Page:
While the entire year seems to have been building up to the massive clash between perhaps the two biggest Hindi films of 2015 – Sanjay Leela Bhansali’s Bajirao Mastani and Rohit Shetty’s Dilwale – this weekend is more notable for the return of the magical on-screen pairing of Shah Rukh Khan with Kajol. My Name Is Khan was five long years ago, and Kabhi Khushi Kabhie Gham was almost 15 years ago.
Both of them made their Bollywood debut in 1992 (Shah Rukh in Deewana and Kajol in Bekhudi).
Here, we rank the SRK-Kajol pairing in ascending order of the chemistry they’ve shared in their six movies together:
6. My Name Is Khan (2010)
This is not to say that this is their worst film together. It was a remarkable, gutsy risk by both Shah Rukh Khan and its director Karan Johar. Shah Rukh’s portrayal of Asperger’s divided ranks, but there was no denying the fact that, for once, he wasn’t Shah Rukh Khan in a film about him. His ‘different’ chemistry with Kajol in the film is actually part of the plot, and down to the highly unlikely companionship peppered by slightly more mature performances than their previous ‘younger’ associations. Kajol overdid the melodrama in this film though, especially after they lost their child, and the ‘best actress’ award that she won was a bit hard to fathom. In any case, their return to screen together after nine years was lauded by fans, who also recognized that they were older, wiser and perhaps more skilled in the acting department.
5. Karan Arjun (1995)
Probably my least favorite of their films, the unabashedly potboiler-ish movie about the reincarnation of two brothers has outlived its usefulness, especially due to the real-life rift between the two once-inseparable Khans. Shah Rukh’s romance track with Kajol, who plays the wealthy daughter of the villainous Ranjeet, is given equal footing as the perplexing chemistry shared by Salman Khan and, wait for it, Mamta Kulkarni. Shockingly, Kulkarni stood out in this film for her very suggestive Mujhko Ranaji Maaf Karna “item” song, and stole the show from a subdued Kajol-SRK pairing, whose only magic moment came during the Jaati Hu Main song, where they roll around in a haystack in a stable near his horses to denote passionate love. Fortunately, this ‘blockbuster’ released in January 1995, nine months before their next – and perhaps most iconic – pairing ever, in Dilwale Dulhaniya Le Jayenge.
4. Kabhi Khushi Kabhie Gham (2001)
Karan Johar’s second film after Kuch Kuch Hota Hai was a multi-starrer, and despite that, Shah Rukh Khan’s marriage to Kajol in this movie formed the crux of the family melodrama. They transition from the young rich-boy-falls-for-poor-girl phase in Chandni Chowk to the 10-years-later Raichand house in London, where they’re already parents but retain that bickering magic between them. Kajol is remarkable as the crude Delhi lower-middle-class woman, and this is the maximum amount of improvisation and natural chemistry they’ve shared on-screen in all their years. The London part is especially intriguing to watch, as by now, Shah Rukh’s Rahul Raichand is already used to his wife’s loud, cackling, desi ways; this is at once endearing and relatable.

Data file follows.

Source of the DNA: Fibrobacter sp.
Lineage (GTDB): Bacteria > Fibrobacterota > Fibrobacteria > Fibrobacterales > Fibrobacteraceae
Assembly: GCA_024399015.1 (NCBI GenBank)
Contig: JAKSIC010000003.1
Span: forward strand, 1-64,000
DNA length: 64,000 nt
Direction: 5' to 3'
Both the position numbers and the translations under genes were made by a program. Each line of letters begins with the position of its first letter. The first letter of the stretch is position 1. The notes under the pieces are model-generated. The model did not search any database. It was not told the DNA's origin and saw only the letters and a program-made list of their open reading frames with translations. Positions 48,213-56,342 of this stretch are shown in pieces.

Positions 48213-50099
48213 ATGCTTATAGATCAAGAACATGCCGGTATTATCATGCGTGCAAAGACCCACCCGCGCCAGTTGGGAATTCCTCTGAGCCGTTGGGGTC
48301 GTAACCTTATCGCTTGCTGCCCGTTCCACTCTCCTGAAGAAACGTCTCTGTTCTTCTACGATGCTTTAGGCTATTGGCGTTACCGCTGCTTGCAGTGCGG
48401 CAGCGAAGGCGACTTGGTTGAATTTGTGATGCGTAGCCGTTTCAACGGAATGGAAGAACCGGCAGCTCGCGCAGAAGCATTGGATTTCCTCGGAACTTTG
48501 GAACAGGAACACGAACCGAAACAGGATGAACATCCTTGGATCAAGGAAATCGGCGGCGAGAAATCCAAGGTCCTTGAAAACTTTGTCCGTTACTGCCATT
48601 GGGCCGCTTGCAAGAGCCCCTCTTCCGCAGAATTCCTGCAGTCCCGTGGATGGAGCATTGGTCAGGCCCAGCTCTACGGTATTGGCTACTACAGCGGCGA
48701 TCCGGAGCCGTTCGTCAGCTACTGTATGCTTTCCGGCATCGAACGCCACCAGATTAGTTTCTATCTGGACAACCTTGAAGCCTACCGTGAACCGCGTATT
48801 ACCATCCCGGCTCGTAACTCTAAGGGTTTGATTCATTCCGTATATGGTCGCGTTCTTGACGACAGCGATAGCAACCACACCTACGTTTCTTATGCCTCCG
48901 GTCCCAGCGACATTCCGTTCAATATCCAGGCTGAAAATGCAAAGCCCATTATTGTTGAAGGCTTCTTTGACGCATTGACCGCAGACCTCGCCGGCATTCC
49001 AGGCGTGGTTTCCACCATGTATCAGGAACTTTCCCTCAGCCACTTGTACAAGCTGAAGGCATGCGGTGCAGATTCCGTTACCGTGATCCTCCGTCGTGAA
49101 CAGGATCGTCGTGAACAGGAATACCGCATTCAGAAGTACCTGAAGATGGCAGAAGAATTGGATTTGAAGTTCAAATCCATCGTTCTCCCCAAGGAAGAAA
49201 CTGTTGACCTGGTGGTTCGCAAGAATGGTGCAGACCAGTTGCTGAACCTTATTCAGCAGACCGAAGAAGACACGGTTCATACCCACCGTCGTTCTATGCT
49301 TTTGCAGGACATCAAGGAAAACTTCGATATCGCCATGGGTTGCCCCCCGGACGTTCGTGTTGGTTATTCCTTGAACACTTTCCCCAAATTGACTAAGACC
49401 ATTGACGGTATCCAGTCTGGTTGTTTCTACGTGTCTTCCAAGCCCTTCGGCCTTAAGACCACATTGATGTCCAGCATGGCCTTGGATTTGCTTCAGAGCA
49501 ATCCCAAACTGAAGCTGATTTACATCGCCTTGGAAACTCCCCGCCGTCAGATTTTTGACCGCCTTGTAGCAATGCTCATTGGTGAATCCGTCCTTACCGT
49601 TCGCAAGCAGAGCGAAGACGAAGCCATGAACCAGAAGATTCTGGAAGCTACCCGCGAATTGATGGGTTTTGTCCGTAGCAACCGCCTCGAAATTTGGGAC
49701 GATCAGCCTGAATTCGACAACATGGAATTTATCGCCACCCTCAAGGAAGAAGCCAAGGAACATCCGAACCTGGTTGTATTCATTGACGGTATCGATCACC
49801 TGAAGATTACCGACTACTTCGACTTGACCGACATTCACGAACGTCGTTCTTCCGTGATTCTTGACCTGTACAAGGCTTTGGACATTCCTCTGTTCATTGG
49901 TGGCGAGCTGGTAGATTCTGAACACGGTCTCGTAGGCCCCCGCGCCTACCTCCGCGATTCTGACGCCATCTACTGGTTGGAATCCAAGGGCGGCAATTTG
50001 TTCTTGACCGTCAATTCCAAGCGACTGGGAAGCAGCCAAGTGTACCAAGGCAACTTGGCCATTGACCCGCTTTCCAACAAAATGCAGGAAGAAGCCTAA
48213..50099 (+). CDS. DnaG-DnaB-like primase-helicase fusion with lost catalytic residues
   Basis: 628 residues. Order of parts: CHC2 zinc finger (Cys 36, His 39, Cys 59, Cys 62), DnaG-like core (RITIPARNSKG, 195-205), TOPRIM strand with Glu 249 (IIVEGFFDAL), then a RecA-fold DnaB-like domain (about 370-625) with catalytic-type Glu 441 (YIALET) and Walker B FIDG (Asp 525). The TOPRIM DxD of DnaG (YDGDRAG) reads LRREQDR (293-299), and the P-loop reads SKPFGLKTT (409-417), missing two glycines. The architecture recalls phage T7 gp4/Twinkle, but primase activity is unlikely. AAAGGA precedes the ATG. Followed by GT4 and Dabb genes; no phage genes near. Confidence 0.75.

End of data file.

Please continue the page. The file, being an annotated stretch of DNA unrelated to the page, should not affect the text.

3. Kuch Kuch Hota Hai (1998)
This is probably the love triangle that sealed their jodi as perhaps the most iconic and loved in modern-day Hindi cinema. It was their fourth hit in a row, and they could do nothing wrong by now. Invariably, though, until My Name Is Khan, it was Kajol who took the risks and played the more eclectic character – as demonstrated here, where she transitions from college tomboy (that haircut, hairband, and basketball) who thrives on her “Rahul is a cheater” chant to a beautiful, elegant ‘bhartiya nari’ 10 years later. They also share their best moment as a couple when Rahul, a single father, is reunited with her at a summer camp after she walked out of college years ago, and doesn’t know how to react. It was also Rani Mukerjee’s big breakthrough in the same year as Ghulam.
2. Dilwale Dulhaniya Le Jayenge (1995)
Hot on the heels of Karan Arjun, DDLJ became Hindi cinema’s most loved love story over the next two decades. This was also Shah Rukh’s first all-out romantic lover-boy role. Raj Malhotra was perhaps the most timeless and much-needed ‘bachelor’ character at a time when Bollywood was still struggling to break out of the action-angry-romance trifecta. His Eurotrip with Kajol’s Simran became stuff of legends, and inspired many a single Indian man and woman to take trains across Europe in search of an invisible soulmate. That Raj eventually turned out to be a respectful, good Indian boy who would never do anything without the ‘elders’ consent, was down to his upbringing by perhaps the most colorful, coolest father in Hindi films – Anupam Kher, as Dharamwir Malhotra. A far cry from the imposter preaching tolerance these days.
1. Baazigar (1993)
This was Shah Rukh Khan’s first-ever Filmfare award for ‘Best Actor’, and deservedly so. The scruffy-haired boy dared to play the antagonist in two other films (Darr and Anjaam), but walked the fine balance between lover and revenge-driven murderer – something that Varun Dhawan attempted to pull off in the consistently dark and brutal Badlapur in 2015. His twin act of Ajay Sharma and Vicky Malhotra, along with the iconic ‘swiveling chair’ scene with Madan Chopra, even introduced fans to the tall, fair and leggy Shilpa Shetty, and the unconventional-looking Kajol, who eventually turned out to his leading lady, and the actress who actually broke down in the famous ‘maa’ climax, where Shah Rukh dies in the arms of Rakhee Gulzar. Their earliest film together remains, even today, their most haunting and stage-setting collaboration together.